If you are sick with COVID-19 (or suspect you might be), itufffds best to limit contact with your pet and have someone else take care of them if possible. If you must take care of your pet yourself, wear a face mask and wash your hands before and after you interact with them.
Treatment of Covid-19 in pets
The FDA is aware that a small number of pets in the United States have been reported to be infected with the virus that causes COVID-19, mostly after close contact with people with COVID-19. Currently, there is no evidence that animals play a significant role in spreading the virus that causes COVID-19. Therefore, the risk of transmission from animals to people is considered to be low at this time.
The FDA does not recommend routine testing of animals for the virus that causes COVID-19. However, testing may be considered on a case-by-case basis if an animal shows signs of respiratory illness and there is a known exposure to the virus, such as in a household where people are sick with COVID-19.
There are no specific treatments for animals infected with the virus that causes COVID-19 at this time. The FDA recommends supporting petufffds respiratory function and treating any other symptoms based on your petufffds individual needs. Consult your veterinarian if you have any concerns about your petufffds health.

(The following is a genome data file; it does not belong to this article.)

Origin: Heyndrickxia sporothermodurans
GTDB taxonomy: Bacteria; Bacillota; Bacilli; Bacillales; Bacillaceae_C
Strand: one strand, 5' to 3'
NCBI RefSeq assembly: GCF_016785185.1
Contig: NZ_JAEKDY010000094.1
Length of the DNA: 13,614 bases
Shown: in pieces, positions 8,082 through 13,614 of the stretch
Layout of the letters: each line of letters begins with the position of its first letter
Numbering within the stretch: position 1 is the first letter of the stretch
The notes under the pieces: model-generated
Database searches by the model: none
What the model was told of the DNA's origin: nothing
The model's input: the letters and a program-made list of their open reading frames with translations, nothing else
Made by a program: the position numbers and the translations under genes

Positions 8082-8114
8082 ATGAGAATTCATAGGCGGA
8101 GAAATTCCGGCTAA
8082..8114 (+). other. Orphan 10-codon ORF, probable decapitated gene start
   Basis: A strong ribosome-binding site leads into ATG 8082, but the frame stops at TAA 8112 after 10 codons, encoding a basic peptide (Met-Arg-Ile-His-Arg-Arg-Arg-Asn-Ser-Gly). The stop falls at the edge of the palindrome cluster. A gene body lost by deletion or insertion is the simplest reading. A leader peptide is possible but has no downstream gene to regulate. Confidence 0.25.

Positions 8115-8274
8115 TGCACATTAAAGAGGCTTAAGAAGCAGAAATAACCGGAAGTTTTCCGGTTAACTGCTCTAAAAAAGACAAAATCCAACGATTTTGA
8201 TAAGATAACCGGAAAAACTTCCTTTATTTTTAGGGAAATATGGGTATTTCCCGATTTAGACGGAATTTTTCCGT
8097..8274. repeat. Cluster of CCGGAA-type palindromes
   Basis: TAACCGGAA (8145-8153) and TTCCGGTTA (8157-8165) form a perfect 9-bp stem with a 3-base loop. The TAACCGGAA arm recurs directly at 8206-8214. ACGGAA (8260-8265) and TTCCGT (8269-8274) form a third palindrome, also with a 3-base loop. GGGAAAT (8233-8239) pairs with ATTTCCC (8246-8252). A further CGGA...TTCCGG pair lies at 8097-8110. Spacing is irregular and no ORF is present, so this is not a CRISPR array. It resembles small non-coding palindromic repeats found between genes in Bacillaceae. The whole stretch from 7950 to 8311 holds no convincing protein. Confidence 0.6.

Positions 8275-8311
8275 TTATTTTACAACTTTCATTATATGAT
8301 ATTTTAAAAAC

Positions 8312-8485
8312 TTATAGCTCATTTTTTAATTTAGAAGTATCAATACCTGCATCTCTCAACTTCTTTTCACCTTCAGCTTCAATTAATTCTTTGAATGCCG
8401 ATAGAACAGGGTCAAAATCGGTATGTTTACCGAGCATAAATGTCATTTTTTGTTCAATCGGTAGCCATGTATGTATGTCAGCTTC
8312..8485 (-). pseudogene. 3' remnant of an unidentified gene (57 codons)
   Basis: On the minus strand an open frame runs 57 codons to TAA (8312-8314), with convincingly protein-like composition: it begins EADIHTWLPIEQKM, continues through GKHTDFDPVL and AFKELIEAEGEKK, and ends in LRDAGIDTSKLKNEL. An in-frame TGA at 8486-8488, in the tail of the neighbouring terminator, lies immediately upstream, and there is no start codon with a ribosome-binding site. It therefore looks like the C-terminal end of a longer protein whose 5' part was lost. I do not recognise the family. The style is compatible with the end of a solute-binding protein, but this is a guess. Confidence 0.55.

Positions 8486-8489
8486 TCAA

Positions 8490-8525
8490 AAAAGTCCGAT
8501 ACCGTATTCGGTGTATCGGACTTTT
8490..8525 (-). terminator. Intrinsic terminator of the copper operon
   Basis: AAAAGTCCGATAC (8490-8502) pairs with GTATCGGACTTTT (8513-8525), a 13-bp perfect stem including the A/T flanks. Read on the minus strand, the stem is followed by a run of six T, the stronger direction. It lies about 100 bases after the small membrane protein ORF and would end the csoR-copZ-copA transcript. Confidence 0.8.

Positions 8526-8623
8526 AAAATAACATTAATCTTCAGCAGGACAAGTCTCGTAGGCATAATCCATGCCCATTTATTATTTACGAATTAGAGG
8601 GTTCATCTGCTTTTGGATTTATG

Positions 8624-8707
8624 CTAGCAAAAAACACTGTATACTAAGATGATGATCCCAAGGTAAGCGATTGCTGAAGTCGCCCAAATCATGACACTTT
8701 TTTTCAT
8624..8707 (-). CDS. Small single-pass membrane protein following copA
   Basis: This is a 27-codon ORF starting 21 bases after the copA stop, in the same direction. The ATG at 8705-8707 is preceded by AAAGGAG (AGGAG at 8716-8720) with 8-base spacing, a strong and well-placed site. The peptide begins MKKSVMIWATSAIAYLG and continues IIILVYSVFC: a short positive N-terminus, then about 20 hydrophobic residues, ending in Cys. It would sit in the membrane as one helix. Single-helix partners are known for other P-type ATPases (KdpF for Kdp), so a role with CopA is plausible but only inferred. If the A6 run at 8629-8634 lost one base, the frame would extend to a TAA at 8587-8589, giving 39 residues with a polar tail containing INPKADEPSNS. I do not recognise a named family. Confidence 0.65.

You should always wash your hands thoroughly with soap and water after contact with any animal, even if it does not appear to be sick. You should also consult your veterinarian if you are concerned about your animalufffds health or suspect your animal may have been exposed to the virus that causes COVID-19.
Prevention of Covid-19 in pets
The FDA advises that people not buy any products claiming to prevent or treat COVID-19 in animals because there is no evidence to support these claims. There is currently no vaccine available for COVID-19.
The best way to protect your petufffdand yourselfufffdfrom the virus that causes COVID-19 is to do the same things you would do to protect yourself from the virus:
-Wash your hands thoroughly with soap and water for at least 20 seconds before and after you interact with your pet. If soap and water are not readily available, use an alcohol-based hand sanitizer.
-Avoid letting your pet interact with people or animals outside the household.
-If you are sick with COVID-19, have someone else care for your pet while you recover and do not share food, kisses, or bedding with them.
As the number of human cases of COVID-19, the disease caused by the new coronavirus, continues to increase in the United States and around the world, you may be wondering what this means for your pet. Here are some frequently asked questions that may provide some clarity.
Q: Can my pet get COVID-19?
A: There is no evidence at this time that companion animals, such as dogs and cats, can spread COVID-19 to people or that they might be a source of infection. However, animals can carry other germs that can make people sick. It’s always a good idea to wash your hands after contact with animals, their food, or their waste.